A couple of commenters have noted that I seem to be very frustrated and too pointed in regard to vaccine doubters. That may be true, but there is a good reason for it. There is an immense amount of misinformation being spread about vaccines, and if that misinformation keeps people who could benefit from being vaccinated from doing so, that is not a good thing. People are making political statements and acting on beliefs and talking about distrust of government. Those are not substitutes for rational decision-making. I try to report on the research and data as it comes, including everything I can on vaccine effectiveness and safety. I understand FDA processes pretty well, having run a clinical trials organization and being involved in drug development for many years. I understand how vaccines work and I have realistic expectations about how a respiratory virus vaccine would work. I have tried to explain that and set those expectations since before the vaccines were actually approved for use. The data and research so far tell me that the vaccines are safe and are effective against serious disease. So yes, I get a little tired of having to respond to “what about long-term safety studies” and other relatively uninformed remarks and I am definitely fed up with the conspiracy crap. I have been as critical as anyone about government messaging and distrust of public health experts who have become politicized, but I can also read the research and data and come to my own conclusions. And those conclusions are what I share with you.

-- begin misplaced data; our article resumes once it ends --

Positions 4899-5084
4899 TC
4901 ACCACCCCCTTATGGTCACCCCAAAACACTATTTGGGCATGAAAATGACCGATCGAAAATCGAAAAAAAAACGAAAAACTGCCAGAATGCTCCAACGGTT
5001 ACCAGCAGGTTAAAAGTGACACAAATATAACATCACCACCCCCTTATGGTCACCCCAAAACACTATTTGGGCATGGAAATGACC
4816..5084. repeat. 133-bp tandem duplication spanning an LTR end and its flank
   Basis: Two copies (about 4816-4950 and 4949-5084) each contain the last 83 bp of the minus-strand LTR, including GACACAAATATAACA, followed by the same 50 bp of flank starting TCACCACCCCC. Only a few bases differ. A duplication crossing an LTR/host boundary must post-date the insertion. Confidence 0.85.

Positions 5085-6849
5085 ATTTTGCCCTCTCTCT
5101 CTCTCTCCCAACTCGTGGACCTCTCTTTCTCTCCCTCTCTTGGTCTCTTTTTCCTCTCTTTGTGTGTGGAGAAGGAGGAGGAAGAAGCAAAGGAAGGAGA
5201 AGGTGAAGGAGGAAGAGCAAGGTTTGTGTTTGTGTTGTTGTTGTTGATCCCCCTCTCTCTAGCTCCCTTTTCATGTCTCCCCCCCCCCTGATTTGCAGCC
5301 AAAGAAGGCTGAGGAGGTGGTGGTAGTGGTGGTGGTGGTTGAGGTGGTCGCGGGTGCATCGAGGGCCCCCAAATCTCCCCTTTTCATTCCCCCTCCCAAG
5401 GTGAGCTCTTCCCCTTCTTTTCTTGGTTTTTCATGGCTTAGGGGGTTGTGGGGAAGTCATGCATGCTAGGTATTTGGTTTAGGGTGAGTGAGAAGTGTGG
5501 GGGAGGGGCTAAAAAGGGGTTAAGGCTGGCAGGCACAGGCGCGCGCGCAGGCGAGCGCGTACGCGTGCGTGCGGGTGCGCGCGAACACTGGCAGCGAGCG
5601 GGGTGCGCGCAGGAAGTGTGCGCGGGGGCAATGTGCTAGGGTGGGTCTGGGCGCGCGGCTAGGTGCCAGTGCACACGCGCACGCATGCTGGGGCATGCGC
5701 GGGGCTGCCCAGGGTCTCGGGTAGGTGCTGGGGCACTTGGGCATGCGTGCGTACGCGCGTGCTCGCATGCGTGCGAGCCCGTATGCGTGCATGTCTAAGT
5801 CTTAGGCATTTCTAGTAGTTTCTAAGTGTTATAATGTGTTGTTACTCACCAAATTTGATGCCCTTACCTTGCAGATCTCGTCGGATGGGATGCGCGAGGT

And while I vehemently disagree with Alex Berenson on vaccines, there is no way he should be suspended from Twitter. It is unconscionable that these large social media companies are purporting to be deciders about what is accurate, particularly given that they are totally ideological and political organizations. I am hoping that Alex sues and I have offered to provide financial support for that if he needs it. And we need a total change in how these entities are regulated. If they want to be responsible for content, then they can take the liability that goes along with that.
I like to start off with bad news. The terror campaign associated with attempts to suppress the virus led many people to avoid needed health care. This study from Canada attempted to assess the likely toll of this missed care in regard to cancer. It estimated that from 2020 to 2030, over 20,000 additional cancer deaths would occur, and many of these are younger persons than typically die from CV-19, so I believe that alone would be higher toll in years of life lost that was caused by the virus, which in Canada right now has only caused around 26,000 deaths. (Medrxiv Paper)
This article from England details data regarding hospitalizations in that country. (UK Article) I am trying to locate the actual data but according to the article many current hospitalizations attributed to CV are not for treatment and many stays for CV are very short. By August 15, 43% of Delta-infected persons had actually been admitted for another reason and 60% were discharged within one day of admission. Unvaxed persons were disproportionately rsponsible for hospitalizations.